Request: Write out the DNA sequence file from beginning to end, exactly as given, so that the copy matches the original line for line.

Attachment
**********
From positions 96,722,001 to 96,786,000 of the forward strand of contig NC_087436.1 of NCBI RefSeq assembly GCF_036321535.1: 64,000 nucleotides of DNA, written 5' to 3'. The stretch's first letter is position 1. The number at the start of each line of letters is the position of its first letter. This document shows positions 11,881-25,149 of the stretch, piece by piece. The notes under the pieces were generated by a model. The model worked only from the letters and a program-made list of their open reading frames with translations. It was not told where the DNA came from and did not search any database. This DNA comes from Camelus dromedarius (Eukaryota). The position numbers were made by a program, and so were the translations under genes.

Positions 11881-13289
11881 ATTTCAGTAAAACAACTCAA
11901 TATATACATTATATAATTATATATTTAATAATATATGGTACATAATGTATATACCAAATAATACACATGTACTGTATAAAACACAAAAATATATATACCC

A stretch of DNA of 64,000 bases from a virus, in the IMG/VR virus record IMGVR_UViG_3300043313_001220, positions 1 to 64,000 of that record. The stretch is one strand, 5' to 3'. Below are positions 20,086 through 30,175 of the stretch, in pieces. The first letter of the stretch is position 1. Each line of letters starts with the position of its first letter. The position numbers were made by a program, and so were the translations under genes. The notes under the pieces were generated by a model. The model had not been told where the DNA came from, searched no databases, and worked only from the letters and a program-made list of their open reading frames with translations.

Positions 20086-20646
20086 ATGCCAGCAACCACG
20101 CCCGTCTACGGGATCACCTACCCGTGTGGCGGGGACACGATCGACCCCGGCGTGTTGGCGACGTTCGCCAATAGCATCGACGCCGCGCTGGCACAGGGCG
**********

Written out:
From positions 96,722,001 to 96,786,000 of the forward strand of contig NC_087436.1 of NCBI RefSeq assembly GCF_036321535.1: 64,000 nucleotides of DNA, written 5' to 3'. The stretch's first letter is position 1. The number at the start of each line of letters is the position of its first letter. This document shows positions 11,881-25,149 of the stretch, piece by piece. The notes under the pieces were generated by a model. The model worked only from the letters and a program-made list of their open reading frames with translations. It was not told where the DNA came from and did not search any database. This DNA comes from Camelus dromedarius (Eukaryota). The position numbers were made by a program, and so were the translations under genes.

Positions 11881-13289
11881 ATTTCAGTAAAACAACTCAA
11901 TATATACATTATATAATTATATATTTAATAATATATGGTACATAATGTATATACCAAATAATACACATGTACTGTATAAAACACAAAAATATATATACCC

A stretch of DNA of 64,000 bases from a virus, in the IMG/VR virus record IMGVR_UViG_3300043313_001220, positions 1 to 64,000 of that record. The stretch is one strand, 5' to 3'. Below are positions 20,086 through 30,175 of the stretch, in pieces. The first letter of the stretch is position 1. Each line of letters starts with the position of its first letter. The position numbers were made by a program, and so were the translations under genes. The notes under the pieces were generated by a model. The model had not been told where the DNA came from, searched no databases, and worked only from the letters and a program-made list of their open reading frames with translations.

Positions 20086-20646
20086 ATGCCAGCAACCACG
20101 CCCGTCTACGGGATCACCTACCCGTGTGGCGGGGACACGATCGACCCCGGCGTGTTGGCGACGTTCGCCAATAGCATCGACGCCGCGCTGGCACAGGGCG